Preventing Pressure Ulcers

Because pressure ulcers are very difficult to treat once they have developed, every measure should be taken to prevent them from occurring in the first place.† The following interventions should be put in place:

Skin hygiene
  • Wash skin with warm (not hot) water and use a mild soap to reduce irritation and dryness.
  • Apply moisturizer to prevent the skin from becoming too dry.
  • Keep clothing and bedding dry and protect the skin from sweat and urinary or fecal incontinence.
  • Check for new pressure ulcers or other irritation every day, especially over bony areas.
  • Do not massage bony areas because this can cause pressure ulcers.
Moving and positioning

Moving and changing the patientís position is very important because it can relieve or reduce pressure on an area and can reduce friction and shear.

  • Encourage the patient to be as active as possible. Patients who are able should move from a bed to a chair and stand and walk. Range-of-motion exercises should be performed on a patient who is confined to the bed or a wheelchair.
  • Change the position of bedbound patients as often as possible (at least every 2 hours).
  • Change the position of patients who are confined to a wheelchair each hour and instruct them to shift their weight every 15 minutes.
  • Elevate the head of the bed as little as possible so that the patient does not Ďslideí down the bed.
  • Use soft materials (e.g., pillows, special foam cushions, medically approved sheepskin) to reduce pressure and keep bony areas from touching each other. Do NOT use Ďdonutí cushions.
  • Use proper techniques when moving, turning, or changing the patientís position. A bed sheet or lifting device should be used to lift patients rather than dragging them across the bed.
  • If the patient doesnít want to change position, find out the reason. The patient may not understand the importance of changing the position or may have discomfort when moving. The doctor or nurse can help find a solution.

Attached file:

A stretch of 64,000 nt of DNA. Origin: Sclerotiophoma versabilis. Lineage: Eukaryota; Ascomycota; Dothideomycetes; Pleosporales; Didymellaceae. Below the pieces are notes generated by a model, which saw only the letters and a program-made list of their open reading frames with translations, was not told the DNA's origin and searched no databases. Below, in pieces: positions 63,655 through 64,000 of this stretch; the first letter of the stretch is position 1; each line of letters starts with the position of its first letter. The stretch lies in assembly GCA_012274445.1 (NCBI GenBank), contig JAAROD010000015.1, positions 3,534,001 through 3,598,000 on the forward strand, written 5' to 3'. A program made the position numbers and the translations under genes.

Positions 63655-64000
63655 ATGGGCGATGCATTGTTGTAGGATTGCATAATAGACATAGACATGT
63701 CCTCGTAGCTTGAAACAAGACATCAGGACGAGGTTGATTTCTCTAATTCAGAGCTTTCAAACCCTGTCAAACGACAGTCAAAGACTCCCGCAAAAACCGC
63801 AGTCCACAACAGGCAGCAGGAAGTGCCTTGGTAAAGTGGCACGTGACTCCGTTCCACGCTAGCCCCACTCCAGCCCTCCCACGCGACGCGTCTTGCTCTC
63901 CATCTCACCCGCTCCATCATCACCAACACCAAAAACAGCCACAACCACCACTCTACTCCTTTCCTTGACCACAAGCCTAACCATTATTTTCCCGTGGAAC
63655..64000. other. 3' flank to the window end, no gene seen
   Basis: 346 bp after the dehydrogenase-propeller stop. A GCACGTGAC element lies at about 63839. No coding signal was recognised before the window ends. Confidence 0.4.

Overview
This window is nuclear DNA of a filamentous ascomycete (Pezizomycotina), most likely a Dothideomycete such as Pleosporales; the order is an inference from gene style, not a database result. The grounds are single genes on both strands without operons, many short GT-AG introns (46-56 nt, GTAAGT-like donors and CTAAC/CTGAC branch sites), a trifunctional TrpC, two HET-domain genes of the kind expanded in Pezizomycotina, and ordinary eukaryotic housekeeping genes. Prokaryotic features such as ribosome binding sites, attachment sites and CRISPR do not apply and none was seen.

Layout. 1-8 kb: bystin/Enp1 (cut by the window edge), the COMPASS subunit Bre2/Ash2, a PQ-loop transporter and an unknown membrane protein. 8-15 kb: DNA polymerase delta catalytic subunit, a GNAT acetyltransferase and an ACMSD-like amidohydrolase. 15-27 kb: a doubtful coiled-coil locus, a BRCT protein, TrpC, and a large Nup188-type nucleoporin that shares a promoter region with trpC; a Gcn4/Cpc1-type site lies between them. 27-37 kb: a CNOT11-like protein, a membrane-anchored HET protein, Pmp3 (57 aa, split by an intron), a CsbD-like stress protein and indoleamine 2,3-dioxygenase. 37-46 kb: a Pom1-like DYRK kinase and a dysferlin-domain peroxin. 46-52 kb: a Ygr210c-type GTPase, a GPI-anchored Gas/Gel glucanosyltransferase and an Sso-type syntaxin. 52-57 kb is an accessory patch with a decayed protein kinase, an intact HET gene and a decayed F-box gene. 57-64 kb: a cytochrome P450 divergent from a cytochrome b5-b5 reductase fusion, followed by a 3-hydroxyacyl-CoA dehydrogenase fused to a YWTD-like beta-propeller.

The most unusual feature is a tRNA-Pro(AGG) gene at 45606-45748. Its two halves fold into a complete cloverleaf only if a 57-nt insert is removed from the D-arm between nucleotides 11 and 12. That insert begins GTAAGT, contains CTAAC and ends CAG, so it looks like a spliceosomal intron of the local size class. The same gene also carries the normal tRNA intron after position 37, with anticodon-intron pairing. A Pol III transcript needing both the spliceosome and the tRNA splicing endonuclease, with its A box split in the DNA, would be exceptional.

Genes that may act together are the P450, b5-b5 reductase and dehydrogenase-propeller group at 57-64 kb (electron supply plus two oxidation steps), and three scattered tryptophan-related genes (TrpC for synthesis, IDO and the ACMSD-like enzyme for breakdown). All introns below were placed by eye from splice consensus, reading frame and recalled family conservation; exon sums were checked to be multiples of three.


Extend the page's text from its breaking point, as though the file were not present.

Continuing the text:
Appropriate pressure redistribution surfaces

Special mattresses, pads, and other support surfaces can be used to help reduce pressure. These are available from medical supply stores and vary in cost and in ease of use (e.g., from simple foam pads to cushions filled with gel, fluid, or air). The doctor or nurse can help select the best surface for the patientís needs. At the very least, a patient who is at risk of pressure ulcers should use a foam mattress.† There are several important things to consider when a support surface is being used:

  • Mattress pads raise the height of the bed surface, so extra caution is necessary. For example, the patient may roll over the side of bed or become wedged between the mattress and bed.
  • The height of a special bed or mattress pad may make it more difficult to move, position, and turn the patient. If this is a problem, contact the doctor or nurse.
  • Some mattresses warm the patient. Make sure the patient is getting enough fluids and that he or she is not getting too warm.
  • Make sure to properly clean and maintain the devices because cross-infection can occur.
  • Make sure the devices are being used properly (e.g., proper inflation of some mattresses, placing the proper side of the support surface toward the patient, minimally elevating the head and shoulders on a pillow or foam wedge to minimize shear).
  • Make sure the bedding is not wrinkled or irritating the personís skin.
  • Support surfaces do not completely eliminate pressure; therefore, the patientís position must be changed regularly.